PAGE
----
Marlins fans everywhere rejoiced last week at the news that Jeffrey Loria had reached an agreement to sell the Marlins to a group headlined by Yankees legend, and future first-ballot Hall of Famer, Derek Jeter.
The agreement not only marked the beginning of the end of Loria's controversial reign, but the inclusion of Jeter in the winning bid has generated a lot of buzz considering what he has achieved over the course of his illustrious career, and his determination and focus to win could turn the team's fortunes on the diamond (and the franchise's bottom line) around fairly quickly.
However, among the excitement and hope came a sad snippet of news this past weekend: the ownership group is strongly considering removing the jewel in the crown of Marlins Park, the center field home run sculpture.
Whether you love the water spouts and spinning marlins that celebrate a Giancarlo Stanton bomb every single game (as many do), or love to hate it (as many do), the new owners cannot come straight in and remove what has become an integral part of one of the league's most edgy stadiums.
First of all, the sculpture is fun and it gives Marlins Park a real sense of character. Yes, the bobble-head museum and the fish tanks behind home plate are cool, but they are not exactly ‘in your face’, and they do blend into the surroundings. The sculpture, on the other hand, screams ‘look at me’ with its bright lights and moving parts, adding life to the contemporary feel of the ballpark, which arguably over-utilizes blocks of neutral colors, especially on the concourse.
Second, the sculpture makes the Marlins unique as no other club celebrates home runs in such an extravagant and flamboyant way. Perhaps most importantly, though, is that the sculpture serves as a reminder of all of the losing seasons that the city of Miami has had to endure, and when (not if) the team starts to contend again after more than a decade of mid-table finishes, it will make supporters even more grateful for what the new ownership has brought to the franchise.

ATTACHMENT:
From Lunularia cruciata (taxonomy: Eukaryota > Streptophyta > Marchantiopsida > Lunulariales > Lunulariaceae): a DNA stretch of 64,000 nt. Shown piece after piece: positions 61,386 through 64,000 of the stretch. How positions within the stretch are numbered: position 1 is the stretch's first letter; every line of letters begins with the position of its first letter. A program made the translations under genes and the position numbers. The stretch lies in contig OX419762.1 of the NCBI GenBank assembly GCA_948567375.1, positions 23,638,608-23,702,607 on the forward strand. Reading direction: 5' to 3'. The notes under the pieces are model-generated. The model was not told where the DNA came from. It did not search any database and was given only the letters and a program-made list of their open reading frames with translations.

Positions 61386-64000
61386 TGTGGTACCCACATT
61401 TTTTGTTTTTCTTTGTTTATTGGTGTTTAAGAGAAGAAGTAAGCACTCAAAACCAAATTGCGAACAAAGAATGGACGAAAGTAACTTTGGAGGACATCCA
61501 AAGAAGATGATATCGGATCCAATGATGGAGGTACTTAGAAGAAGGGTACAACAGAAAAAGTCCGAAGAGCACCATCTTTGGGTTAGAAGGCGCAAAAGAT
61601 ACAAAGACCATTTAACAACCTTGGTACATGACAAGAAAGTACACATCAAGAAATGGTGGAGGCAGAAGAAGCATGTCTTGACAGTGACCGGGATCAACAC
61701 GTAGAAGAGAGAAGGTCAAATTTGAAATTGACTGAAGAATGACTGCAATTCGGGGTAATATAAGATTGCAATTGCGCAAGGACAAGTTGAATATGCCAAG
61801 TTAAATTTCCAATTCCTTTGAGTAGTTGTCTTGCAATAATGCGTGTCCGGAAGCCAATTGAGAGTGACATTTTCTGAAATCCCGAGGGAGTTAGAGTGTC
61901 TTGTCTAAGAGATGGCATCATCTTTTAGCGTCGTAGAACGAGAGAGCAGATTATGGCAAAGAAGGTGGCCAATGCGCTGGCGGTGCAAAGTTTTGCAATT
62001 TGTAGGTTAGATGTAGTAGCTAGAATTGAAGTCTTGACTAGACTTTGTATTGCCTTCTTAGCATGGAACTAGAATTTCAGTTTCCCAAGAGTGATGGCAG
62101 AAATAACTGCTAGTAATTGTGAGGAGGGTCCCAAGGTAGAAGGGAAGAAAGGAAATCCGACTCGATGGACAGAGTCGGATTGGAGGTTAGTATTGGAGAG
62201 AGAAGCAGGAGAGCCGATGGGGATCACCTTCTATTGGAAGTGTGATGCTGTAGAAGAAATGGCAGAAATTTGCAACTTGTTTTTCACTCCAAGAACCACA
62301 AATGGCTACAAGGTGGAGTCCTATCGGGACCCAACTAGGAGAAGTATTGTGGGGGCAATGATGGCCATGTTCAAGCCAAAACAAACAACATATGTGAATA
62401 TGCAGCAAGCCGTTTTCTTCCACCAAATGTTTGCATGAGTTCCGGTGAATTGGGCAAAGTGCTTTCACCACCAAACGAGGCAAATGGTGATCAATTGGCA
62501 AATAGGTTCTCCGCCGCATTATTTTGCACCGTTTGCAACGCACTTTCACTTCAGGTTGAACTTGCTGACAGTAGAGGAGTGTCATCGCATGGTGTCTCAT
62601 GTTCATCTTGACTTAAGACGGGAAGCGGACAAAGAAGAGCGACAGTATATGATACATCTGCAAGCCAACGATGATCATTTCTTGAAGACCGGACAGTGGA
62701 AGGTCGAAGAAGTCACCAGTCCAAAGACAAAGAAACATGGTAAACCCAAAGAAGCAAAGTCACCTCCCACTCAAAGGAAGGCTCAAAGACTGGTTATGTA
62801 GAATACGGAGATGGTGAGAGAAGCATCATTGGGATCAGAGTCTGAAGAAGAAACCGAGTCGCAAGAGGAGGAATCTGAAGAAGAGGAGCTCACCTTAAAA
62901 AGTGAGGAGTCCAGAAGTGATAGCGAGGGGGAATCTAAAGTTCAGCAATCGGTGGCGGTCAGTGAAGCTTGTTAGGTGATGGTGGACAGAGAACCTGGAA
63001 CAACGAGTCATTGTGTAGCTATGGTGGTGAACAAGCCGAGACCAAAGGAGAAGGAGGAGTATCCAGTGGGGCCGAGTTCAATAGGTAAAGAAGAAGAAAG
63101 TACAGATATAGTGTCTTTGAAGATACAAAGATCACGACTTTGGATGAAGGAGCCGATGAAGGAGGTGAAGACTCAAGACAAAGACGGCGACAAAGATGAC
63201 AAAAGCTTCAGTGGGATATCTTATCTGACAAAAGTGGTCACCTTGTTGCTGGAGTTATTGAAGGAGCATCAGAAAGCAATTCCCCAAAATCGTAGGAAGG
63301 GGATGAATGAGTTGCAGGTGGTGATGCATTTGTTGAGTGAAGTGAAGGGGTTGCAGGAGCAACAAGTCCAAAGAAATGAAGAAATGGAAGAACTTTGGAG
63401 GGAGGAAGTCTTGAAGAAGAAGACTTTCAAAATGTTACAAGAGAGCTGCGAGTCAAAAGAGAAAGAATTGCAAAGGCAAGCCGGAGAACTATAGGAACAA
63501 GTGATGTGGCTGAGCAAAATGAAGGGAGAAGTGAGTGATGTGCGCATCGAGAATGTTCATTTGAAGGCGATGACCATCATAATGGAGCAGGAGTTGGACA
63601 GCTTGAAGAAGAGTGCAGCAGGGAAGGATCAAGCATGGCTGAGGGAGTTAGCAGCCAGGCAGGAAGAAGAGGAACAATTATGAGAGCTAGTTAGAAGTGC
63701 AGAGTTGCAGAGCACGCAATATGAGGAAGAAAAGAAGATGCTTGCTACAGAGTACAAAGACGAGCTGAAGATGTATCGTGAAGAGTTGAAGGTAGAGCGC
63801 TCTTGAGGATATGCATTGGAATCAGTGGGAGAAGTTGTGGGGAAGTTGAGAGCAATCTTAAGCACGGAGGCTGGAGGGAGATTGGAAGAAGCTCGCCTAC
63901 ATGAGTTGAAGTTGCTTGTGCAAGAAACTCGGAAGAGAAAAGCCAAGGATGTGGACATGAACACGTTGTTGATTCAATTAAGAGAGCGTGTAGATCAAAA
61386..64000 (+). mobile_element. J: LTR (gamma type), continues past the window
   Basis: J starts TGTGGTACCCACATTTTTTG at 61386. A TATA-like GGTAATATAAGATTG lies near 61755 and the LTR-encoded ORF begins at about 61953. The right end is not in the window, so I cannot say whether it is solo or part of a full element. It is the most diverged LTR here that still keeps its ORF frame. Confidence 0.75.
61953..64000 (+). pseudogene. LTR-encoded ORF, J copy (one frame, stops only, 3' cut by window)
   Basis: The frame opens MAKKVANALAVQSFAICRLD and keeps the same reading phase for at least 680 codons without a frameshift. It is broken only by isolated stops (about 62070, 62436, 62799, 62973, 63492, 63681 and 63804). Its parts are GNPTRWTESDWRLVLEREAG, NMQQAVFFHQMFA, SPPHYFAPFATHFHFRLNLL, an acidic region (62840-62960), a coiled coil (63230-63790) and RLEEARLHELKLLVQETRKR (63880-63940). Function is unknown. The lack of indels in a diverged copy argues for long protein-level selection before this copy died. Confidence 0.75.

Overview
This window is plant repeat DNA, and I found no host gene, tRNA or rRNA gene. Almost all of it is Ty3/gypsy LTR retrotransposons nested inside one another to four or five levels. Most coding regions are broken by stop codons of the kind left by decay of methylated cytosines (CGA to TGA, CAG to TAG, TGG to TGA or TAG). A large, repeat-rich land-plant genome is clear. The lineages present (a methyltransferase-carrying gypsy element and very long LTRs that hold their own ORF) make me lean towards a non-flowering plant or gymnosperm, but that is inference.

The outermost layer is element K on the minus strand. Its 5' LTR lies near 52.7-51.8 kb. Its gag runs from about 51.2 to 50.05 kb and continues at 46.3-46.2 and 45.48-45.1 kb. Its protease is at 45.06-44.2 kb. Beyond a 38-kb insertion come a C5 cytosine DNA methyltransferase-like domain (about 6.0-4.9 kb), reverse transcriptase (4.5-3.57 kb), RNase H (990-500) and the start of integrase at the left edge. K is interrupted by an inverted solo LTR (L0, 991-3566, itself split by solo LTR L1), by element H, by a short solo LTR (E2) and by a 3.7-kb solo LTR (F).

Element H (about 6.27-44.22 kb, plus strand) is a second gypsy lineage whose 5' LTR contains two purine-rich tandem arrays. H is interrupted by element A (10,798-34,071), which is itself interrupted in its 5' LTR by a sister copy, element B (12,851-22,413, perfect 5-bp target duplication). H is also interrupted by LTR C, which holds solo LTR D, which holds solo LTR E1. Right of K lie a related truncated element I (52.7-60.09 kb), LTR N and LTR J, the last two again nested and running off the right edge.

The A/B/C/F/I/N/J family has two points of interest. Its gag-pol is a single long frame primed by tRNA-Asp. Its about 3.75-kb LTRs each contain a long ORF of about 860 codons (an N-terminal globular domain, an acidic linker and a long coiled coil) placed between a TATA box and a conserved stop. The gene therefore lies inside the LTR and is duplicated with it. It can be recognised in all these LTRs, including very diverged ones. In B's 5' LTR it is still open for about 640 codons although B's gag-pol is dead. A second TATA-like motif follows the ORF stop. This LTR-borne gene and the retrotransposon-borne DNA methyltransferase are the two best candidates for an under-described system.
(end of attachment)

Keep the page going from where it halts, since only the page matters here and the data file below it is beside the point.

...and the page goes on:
The probable thinking is that removing the divisive sculpture will help to separate the new ownership group from the old, signifying a fresh start and a new sense of direction. Yet, with reports surfacing that current team president David Samson might be offered a position in the front office after the sale closes, there would not be a clean break from the old guard, so why remove the statue when it could actually benefit the new owners as argued above?
It takes seeing the sculpture up-close and in-person to truly appreciate just how much it brings to the stadium and, hopefully, once Jeter and the other investors do, they will change their minds.
Until then, #SaveOurSculpture needs to be a thing, or else Marlins games may just become a lot less, well, Marlin-esque.